Project success: selling the message to all stakeholders
APM’s Conditions for Project Success report provides some useful insights into the reasons why people consider specific project success factors are important.
According to the original BMG research respondents’ perceptions of the extent to which such factors were in place in their most recent completed project averaged ranged from 6.8 to 7.4, with the ‘average overall success’ rating by survey respondents of these same projects at 8.1.
Put together, this data could give the impression that all factors are considered relatively important and have been applied to a similar degree of effectiveness, leading to over 80% of projects rated as successful.
Does this mean that the framework is a sure-fire means of achieving project success across the board?
Maybe, but I don’t think it is that simple in practice, as other surveys suggest that far fewer than 80% of projects are rated a success – indeed, some suggest that nearer 80% do not succeed.
The majority of participants in this survey were actively involved in the management or delivery of projects and, as the survey report acknowledges, it may not be surprising that they rated their most recent projects so highly. A snapshot of opinions about those same projects in 12 months’ time might reflect a different result – especially if looked at through business eyes.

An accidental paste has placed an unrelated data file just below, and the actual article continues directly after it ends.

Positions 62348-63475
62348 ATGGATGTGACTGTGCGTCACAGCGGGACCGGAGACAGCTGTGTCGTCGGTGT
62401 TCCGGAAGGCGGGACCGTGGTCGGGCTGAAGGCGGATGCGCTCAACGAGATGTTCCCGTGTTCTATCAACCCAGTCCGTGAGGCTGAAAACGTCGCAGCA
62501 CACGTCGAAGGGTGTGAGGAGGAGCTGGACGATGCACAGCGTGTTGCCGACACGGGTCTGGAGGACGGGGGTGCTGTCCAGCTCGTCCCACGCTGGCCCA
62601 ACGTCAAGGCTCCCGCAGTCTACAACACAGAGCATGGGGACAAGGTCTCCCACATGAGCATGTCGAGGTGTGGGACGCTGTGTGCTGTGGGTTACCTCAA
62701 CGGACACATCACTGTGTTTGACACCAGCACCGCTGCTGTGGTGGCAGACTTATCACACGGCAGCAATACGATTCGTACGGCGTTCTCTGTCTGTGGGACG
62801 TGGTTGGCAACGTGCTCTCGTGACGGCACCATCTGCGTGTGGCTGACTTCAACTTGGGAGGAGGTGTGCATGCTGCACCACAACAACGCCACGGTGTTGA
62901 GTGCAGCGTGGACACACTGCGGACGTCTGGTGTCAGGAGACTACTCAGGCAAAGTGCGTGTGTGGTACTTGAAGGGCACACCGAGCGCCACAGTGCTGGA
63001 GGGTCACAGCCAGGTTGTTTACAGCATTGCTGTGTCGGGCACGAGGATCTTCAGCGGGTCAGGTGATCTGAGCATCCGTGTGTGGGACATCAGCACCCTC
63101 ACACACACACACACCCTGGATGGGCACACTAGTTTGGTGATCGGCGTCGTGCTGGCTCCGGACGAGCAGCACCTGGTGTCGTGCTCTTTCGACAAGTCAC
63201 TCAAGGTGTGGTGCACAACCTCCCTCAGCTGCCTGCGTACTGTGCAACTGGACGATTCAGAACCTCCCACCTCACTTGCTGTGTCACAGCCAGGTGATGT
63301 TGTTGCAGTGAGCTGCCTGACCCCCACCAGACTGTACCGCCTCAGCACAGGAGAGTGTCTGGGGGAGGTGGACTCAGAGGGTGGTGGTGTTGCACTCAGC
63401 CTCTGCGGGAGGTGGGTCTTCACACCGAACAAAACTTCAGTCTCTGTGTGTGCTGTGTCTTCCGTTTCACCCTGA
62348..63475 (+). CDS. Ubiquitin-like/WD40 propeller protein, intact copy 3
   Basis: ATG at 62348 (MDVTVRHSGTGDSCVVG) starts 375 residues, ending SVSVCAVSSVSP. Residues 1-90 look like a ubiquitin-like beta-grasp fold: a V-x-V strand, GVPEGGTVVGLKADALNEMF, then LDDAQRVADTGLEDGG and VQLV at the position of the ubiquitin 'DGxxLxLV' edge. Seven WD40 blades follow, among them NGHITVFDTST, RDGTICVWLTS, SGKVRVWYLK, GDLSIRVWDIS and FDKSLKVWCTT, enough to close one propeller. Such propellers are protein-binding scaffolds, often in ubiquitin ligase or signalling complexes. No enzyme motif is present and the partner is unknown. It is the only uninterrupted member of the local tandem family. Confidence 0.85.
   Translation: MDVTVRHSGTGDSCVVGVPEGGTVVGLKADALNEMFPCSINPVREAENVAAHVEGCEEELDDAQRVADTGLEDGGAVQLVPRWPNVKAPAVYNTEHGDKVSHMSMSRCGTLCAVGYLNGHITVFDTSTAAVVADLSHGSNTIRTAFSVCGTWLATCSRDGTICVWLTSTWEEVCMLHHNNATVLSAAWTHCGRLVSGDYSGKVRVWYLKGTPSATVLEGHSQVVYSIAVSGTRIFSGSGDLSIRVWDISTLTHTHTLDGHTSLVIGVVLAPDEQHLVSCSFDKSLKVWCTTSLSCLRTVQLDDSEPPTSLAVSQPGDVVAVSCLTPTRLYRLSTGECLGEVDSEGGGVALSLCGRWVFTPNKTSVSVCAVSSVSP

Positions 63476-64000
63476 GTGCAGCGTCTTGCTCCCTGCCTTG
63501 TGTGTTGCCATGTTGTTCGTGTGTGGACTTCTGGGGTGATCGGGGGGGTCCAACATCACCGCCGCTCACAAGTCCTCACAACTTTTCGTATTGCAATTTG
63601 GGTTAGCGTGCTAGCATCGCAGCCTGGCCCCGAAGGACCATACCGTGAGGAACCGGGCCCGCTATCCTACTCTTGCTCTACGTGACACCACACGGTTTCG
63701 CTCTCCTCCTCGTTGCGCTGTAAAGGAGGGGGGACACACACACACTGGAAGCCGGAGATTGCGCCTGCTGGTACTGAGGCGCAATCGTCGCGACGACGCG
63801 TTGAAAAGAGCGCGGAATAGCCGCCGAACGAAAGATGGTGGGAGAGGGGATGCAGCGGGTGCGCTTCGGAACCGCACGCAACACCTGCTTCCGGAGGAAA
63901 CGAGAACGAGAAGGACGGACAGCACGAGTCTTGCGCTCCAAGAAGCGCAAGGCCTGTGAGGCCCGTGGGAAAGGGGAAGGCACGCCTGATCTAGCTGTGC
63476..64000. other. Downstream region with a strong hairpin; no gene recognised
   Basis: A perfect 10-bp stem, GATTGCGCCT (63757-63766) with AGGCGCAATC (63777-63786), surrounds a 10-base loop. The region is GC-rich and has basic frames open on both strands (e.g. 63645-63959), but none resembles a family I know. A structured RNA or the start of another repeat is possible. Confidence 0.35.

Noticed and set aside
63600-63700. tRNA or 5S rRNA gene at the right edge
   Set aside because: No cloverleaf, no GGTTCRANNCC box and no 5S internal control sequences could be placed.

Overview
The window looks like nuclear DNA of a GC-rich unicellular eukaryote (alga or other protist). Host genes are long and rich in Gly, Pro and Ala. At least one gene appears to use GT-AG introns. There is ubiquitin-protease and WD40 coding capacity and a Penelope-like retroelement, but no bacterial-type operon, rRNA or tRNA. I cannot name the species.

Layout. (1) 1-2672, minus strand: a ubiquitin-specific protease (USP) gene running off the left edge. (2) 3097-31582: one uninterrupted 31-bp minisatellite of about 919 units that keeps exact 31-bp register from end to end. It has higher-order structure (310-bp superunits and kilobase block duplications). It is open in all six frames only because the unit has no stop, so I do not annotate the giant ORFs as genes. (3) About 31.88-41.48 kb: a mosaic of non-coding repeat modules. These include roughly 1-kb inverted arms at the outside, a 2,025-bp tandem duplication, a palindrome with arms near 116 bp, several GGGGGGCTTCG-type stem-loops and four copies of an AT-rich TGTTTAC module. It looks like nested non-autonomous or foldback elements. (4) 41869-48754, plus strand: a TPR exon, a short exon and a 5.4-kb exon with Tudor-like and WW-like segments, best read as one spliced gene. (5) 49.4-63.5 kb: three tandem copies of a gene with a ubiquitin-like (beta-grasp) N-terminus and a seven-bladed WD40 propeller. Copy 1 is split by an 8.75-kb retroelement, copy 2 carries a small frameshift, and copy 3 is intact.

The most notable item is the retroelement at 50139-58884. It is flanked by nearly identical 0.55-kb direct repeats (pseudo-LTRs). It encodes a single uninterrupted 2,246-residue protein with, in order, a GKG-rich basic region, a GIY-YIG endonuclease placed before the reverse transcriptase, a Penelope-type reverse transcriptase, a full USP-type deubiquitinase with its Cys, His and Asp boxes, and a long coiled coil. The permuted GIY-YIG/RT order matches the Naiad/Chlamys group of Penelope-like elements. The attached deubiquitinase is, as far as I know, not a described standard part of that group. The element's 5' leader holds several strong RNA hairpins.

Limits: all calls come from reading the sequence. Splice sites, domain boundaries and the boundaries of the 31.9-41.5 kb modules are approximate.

On balance, I see two important areas that future surveys need to incorporate in order to get a more balanced view:
- Understanding the organisational context within which survey participants operate.
- Increasing the range of stakeholders participating, reaching more of those at senior business level.
Improving the understanding of organisational context by, for example, focusing more on:
- the degree to which projects are being managed in isolation or as a group;
- whether and to what extent related/associated projects are managed as a programme;
- if management and governance includes adopting a portfolio of change approach (embracing programmes and independent projects);
- understanding which organisations are adopting programme or portfolio management processes partially, fully, or not at all;
- whether they are new or seasoned operators;
- whether they have centralised or devolved regimes.
Widening the range of stakeholders participating should include better assessment of such things as:
- impact on the delivery of organisational strategy;
- realisation of the specified benefits that gave rise to the investment in the first place;
- effectiveness of the implementation and the degree to which business as usual operations were disrupted;
- consideration of ongoing learning from experiences.
Success factors will need to be carefully defined so that they can be extended to adequately cover the broader context, and applied by a wider range of people who may have limited awareness of the nomenclature used by project management professionals.
By this means, we should be able to provide much clearer evidence of the optimum set of factors necessary for sustainable project success, readily understood by all stakeholders, including senior business executives.
Stephen is a member of the expert group involved in the early stages of the Conditions for Project Success research.
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